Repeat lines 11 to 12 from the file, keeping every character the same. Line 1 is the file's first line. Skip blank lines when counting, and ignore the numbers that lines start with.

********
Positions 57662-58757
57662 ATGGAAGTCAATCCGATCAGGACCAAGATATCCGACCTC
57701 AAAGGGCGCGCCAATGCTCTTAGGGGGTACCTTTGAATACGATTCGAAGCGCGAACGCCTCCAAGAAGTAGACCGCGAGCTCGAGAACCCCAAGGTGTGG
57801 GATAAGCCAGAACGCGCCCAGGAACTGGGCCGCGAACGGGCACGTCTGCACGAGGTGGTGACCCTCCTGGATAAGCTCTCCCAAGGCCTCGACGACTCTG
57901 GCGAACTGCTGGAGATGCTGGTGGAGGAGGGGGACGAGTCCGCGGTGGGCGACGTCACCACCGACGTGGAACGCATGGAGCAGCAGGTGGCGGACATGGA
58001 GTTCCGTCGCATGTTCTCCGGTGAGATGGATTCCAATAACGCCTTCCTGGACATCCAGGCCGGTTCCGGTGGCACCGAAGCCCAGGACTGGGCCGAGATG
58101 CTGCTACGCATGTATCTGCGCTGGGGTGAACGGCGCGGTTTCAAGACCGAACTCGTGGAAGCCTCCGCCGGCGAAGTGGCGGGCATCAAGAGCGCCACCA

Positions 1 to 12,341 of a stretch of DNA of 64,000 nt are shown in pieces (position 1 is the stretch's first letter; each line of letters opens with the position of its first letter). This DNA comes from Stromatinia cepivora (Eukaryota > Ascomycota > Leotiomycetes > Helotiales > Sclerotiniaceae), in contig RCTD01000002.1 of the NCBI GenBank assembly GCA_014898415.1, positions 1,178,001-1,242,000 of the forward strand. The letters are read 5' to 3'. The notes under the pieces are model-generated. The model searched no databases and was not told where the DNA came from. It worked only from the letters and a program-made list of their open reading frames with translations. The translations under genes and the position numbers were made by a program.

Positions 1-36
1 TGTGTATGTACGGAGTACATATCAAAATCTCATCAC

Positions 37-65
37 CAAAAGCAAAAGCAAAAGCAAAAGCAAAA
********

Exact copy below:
Positions 37-65
37 CAAAAGCAAAAGCAAAAGCAAAAGCAAAA